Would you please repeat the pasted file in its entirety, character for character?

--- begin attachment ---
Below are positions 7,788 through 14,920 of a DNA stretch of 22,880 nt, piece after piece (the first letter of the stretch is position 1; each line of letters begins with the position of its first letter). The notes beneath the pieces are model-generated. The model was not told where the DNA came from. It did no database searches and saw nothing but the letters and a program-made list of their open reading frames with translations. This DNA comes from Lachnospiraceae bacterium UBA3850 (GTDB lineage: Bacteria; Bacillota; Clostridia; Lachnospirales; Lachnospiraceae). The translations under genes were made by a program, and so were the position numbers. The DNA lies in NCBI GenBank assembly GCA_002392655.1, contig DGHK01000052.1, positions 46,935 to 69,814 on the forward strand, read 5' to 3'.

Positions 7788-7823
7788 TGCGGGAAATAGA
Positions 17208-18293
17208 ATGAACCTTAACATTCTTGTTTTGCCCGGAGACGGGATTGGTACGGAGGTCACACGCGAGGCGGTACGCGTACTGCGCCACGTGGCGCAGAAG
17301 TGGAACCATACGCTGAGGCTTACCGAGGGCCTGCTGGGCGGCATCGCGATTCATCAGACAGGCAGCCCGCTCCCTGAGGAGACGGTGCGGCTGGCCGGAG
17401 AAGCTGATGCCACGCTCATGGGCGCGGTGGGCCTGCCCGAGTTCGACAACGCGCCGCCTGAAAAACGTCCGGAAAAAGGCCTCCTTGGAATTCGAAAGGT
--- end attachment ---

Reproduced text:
Below are positions 7,788 through 14,920 of a DNA stretch of 22,880 nt, piece after piece (the first letter of the stretch is position 1; each line of letters begins with the position of its first letter). The notes beneath the pieces are model-generated. The model was not told where the DNA came from. It did no database searches and saw nothing but the letters and a program-made list of their open reading frames with translations. This DNA comes from Lachnospiraceae bacterium UBA3850 (GTDB lineage: Bacteria; Bacillota; Clostridia; Lachnospirales; Lachnospiraceae). The translations under genes were made by a program, and so were the position numbers. The DNA lies in NCBI GenBank assembly GCA_002392655.1, contig DGHK01000052.1, positions 46,935 to 69,814 on the forward strand, read 5' to 3'.

Positions 7788-7823
7788 TGCGGGAAATAGA
Positions 17208-18293
17208 ATGAACCTTAACATTCTTGTTTTGCCCGGAGACGGGATTGGTACGGAGGTCACACGCGAGGCGGTACGCGTACTGCGCCACGTGGCGCAGAAG
17301 TGGAACCATACGCTGAGGCTTACCGAGGGCCTGCTGGGCGGCATCGCGATTCATCAGACAGGCAGCCCGCTCCCTGAGGAGACGGTGCGGCTGGCCGGAG
17401 AAGCTGATGCCACGCTCATGGGCGCGGTGGGCCTGCCCGAGTTCGACAACGCGCCGCCTGAAAAACGTCCGGAAAAAGGCCTCCTTGGAATTCGAAAGGT